A decade ago Australia’s National Electricity Market (NEM) was identified as one of the world’s best. Now it is said to be one of the worst-performing electricity markets in the world.
This is because our electricity prices have gone up dramatically. While the Renewable Energy Target and various green schemes have contributed to higher prices, the main reason is due to network costs, which make up about half of our electricity bills.
Households and businesses bear the brunt of these costs and it helps explain why the cost of living continues to be one of the most concerning issues in the community.
I am surprised that the release of the Australian Energy Regulator’s (AER) draft decision on the amount the fully or partially state-owned network businesses in NSW and the ACT spend has not been more widely welcomed.
If applied, NSW and ACT consumers could see up to a 10 per cent reduction in their retail electricity prices. The AER’s work shines a light squarely on the inefficiencies of these state-owned assets and how state-owned electricity networks are poorer performers than privatised ones, like in Victoria.
It does this by comparing the efficiency of networks across the east coast of Australia and equalising differences such as length of networks in the larger states relative to smaller states so that it is comparing like with like.
While in electricity there are many factors that influence electricity prices, it is no coincidence that states where network businesses are state-owned consumers have seen their electricity bills increase more than other states.
They are the worst performers in an underperforming sector of our economy. The capital productivity of the NSW network businesses has fallen by more than 60 per cent in the past eight years.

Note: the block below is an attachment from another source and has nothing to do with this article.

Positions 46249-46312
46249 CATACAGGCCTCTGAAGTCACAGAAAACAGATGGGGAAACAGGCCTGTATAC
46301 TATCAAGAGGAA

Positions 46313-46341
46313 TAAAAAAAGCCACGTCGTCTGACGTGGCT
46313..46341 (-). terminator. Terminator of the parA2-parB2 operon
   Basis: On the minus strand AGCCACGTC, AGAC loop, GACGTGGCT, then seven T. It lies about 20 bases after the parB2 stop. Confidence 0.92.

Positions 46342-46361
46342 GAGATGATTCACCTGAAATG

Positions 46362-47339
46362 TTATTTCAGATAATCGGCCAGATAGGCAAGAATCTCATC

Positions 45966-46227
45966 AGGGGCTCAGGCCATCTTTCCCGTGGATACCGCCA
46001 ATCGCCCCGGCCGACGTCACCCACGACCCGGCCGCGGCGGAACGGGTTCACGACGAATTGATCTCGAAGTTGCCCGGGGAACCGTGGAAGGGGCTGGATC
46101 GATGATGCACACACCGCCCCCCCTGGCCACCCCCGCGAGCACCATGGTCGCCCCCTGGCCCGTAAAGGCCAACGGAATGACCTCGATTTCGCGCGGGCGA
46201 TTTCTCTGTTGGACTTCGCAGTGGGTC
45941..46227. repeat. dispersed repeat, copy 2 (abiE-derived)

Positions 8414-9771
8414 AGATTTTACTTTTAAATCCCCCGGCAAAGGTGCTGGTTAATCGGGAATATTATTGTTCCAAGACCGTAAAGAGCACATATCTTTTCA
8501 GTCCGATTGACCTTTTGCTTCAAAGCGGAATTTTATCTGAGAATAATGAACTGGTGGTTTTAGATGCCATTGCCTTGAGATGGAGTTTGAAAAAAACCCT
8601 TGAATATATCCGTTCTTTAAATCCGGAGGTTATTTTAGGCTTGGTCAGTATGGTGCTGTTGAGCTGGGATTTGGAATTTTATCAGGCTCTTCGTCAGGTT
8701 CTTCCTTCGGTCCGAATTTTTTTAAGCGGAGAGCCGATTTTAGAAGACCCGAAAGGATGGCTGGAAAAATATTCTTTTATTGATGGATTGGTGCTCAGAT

Labour productivity in these businesses has also fallen during his period. States with privately owned electricity infrastructure are delivering relatively lower electricity prices while still maintaining a reliable supply of electricity. These private businesses continue to be regulated by the AER, which sets the costs that consumers can be charged for the distribution of their electricity. The state-owned networks are miles behind the starting line in terms of efficiency and in addition they have multiple constraints placed on them by governments.
With demand for electricity falling this is absolutely the time we should be looking to make our electricity networks as efficient and effective as possible.
When opportunities to improve inefficiencies in our economy present themselves they should be embraced. The need to privatise our electricity networks has never been greater.
The NSW Government’s plan to lease 49 per cent of the state’s electricity infrastructure is a great win for the people of NSW. It means money can be spent on much-needed infrastructure investment without the need for taxes or cuts elsewhere. Though the AER’s decision may mean less value to the government for a sale of the NSW assets, the full value from the sale will be realised through a more efficient economy for which everyone in the state benefits.
This will deliver greater economy-wide benefits for all NSW businesses and households. Australia’s economic growth will largely depend on our ability to improve productivity and this must start with our worst performers – our electricity networks.